text-only page produced automatically by LIFT Text
Transcoder Skip all navigation and go to page contentSkip top navigation and go to directorate navigationSkip top navigation and go to page navigation
National Science Foundation HomeNational Science Foundation - Directorate for Social, Behavioral & Economic Sciences (SBE)
Social, Behavioral & Economic Sciences
design element
SBE Home
About SBE
Funding Opportunities
Advisory Committee
Career Opportunities
See Additional SBE Resources
View SBE Staff
SBE Organizations
SBE Office of Multidisciplinary Activities (SMA )
National Center for Science and Engineering Statistics (NCSE)
Division of Behavioral and Cognitive Sciences (BCS )
Division of Social and Economic Sciences (SES )
Proposals and Awards
Proposal and Award Policies and Procedures Guide
Proposal Preparation and Submission
bullet Grant Proposal Guide
  bullet Grants.gov Application Guide
Award and Administration
bullet Award and Administration Guide
Award Conditions
Merit Review
NSF Outreach
Policy Office Website
Additional SBE Resources
Advisory Committee Meetings
Career Opportunities
Funding Rates
Budget Excerpt
NSB Broader Impacts Website
Research on Cognition and Behavior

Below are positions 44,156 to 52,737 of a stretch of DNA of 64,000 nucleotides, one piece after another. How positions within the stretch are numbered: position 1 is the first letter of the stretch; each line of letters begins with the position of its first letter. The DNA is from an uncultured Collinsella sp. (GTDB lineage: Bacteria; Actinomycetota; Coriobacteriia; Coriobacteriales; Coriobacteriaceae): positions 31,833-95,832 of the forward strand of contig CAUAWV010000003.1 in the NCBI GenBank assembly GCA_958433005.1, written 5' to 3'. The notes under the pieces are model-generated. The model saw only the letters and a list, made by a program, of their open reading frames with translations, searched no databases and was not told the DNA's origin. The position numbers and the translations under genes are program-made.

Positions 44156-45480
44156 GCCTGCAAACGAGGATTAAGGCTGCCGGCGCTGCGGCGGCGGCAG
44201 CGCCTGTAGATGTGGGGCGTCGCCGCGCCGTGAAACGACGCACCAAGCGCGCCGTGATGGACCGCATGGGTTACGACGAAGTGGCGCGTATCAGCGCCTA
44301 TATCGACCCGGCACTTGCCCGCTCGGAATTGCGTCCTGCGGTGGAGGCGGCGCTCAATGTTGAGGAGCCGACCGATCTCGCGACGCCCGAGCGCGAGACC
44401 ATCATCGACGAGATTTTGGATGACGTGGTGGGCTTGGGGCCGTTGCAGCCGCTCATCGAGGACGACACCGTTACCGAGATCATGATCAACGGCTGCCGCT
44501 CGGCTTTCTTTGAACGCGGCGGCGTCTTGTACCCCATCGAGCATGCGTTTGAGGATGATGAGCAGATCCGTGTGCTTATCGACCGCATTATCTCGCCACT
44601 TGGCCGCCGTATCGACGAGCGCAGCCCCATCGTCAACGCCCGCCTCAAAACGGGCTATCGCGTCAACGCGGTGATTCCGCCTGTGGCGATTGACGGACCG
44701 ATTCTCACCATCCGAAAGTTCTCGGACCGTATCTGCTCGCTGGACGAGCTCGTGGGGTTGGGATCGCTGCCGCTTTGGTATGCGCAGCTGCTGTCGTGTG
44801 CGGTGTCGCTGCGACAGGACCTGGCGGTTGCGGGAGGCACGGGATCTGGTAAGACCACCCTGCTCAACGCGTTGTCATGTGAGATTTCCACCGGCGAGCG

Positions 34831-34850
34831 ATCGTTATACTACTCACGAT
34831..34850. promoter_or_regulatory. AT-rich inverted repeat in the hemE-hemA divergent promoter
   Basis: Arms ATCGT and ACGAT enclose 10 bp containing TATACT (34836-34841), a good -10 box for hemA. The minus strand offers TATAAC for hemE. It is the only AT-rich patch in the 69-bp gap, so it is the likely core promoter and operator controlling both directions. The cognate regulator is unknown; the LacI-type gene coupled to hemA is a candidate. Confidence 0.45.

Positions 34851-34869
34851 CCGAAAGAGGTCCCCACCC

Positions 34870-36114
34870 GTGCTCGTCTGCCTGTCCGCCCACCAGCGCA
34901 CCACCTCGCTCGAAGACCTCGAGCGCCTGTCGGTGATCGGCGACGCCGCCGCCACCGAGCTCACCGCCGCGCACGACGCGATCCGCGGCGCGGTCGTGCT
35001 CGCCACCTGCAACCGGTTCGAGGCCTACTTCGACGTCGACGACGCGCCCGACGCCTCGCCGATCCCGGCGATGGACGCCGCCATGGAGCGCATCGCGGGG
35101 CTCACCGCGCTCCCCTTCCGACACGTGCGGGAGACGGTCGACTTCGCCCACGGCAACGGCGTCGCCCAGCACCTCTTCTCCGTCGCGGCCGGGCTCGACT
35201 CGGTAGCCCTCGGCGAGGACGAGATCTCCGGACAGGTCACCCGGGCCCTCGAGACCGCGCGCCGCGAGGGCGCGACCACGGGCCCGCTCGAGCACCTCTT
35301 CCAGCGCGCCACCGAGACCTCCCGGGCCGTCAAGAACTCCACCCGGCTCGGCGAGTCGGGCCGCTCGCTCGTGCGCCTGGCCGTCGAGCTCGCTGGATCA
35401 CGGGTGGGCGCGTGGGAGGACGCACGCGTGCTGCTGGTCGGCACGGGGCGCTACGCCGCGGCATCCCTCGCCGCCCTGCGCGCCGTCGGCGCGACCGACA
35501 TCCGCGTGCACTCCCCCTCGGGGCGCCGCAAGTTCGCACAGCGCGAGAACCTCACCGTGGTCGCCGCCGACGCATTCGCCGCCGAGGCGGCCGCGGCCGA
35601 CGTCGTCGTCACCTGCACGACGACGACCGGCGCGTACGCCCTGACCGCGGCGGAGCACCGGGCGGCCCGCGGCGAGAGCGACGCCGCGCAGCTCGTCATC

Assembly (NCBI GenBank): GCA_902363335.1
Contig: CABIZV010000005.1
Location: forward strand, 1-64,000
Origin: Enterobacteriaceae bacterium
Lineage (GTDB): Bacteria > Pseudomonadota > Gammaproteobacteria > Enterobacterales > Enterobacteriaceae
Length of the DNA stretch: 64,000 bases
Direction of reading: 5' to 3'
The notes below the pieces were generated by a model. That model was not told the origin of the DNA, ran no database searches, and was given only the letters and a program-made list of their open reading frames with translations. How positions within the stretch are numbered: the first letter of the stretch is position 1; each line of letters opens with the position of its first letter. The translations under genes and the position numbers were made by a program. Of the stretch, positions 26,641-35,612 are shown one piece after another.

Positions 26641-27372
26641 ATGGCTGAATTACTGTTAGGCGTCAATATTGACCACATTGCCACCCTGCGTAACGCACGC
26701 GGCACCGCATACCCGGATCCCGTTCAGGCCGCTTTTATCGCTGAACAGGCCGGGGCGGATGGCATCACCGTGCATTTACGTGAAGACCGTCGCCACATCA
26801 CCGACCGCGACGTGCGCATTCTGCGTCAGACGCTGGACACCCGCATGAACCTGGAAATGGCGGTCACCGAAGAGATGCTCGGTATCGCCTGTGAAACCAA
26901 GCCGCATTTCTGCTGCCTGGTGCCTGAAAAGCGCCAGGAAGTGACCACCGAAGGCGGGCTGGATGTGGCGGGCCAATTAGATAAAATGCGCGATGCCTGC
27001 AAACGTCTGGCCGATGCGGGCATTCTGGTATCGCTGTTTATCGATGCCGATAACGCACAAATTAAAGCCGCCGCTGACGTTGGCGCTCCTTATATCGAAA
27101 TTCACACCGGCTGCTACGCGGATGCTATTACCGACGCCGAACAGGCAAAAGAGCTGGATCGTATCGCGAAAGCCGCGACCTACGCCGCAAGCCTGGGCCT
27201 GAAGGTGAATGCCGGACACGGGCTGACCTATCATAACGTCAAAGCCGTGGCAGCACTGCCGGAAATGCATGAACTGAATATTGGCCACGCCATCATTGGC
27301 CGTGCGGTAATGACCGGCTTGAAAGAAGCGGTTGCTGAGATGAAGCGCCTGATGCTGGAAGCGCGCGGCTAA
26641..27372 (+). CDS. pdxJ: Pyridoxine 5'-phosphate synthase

Research on Human Behavior in Time and Space
Research on Cooperation and Conflict
Exploring What Makes Us Human
Bringing People Into Focus: How Social, Behavioral & Economic Research Addresses National Challenges
Rebuilding the Mosaic Report
SBE Advisory Committee Web Site (for members only)

SBE 2020: Submission Detail

ID Number: 166
Title: Insightfully Linking 21st Century Learning to the 21st Century Economy
Lead Author: Roschelle, Jeremy
Abstract: We propose a grand challenge of insightfully linking a 21st century view of how people learn to a 21st century view of how people contribute to a thriving economy. A widespread belief that education drives economic growth underlies policy decisions, research programs, and educational reform efforts. While valid in the most general sense, the underlying research on education and the economy are out of sync with the last two decades of learning science research and only superficially engaged with recent analyses of the drivers of economic growth. Consequently, the research base is too weak to derive theories of action that guide educational interventions, other than the bland admonishment to raise test scores. The National Science Foundation would be especially well poised to address this grand challenge in the important context of how the nation produces a pipeline to STEM talent to drive innovation and growth of scientific knowledge; this context is core to NSFs mission. We see the need for a new transdisciplinary research program that would address this grand challenge by engaging economic and learning scientists along with domain scientists who are concerned with the next generation of leaders.
PDF: Roschelle_Jeremy_166.pdf

SBE 2020 Home


Print this page
Back to Top of page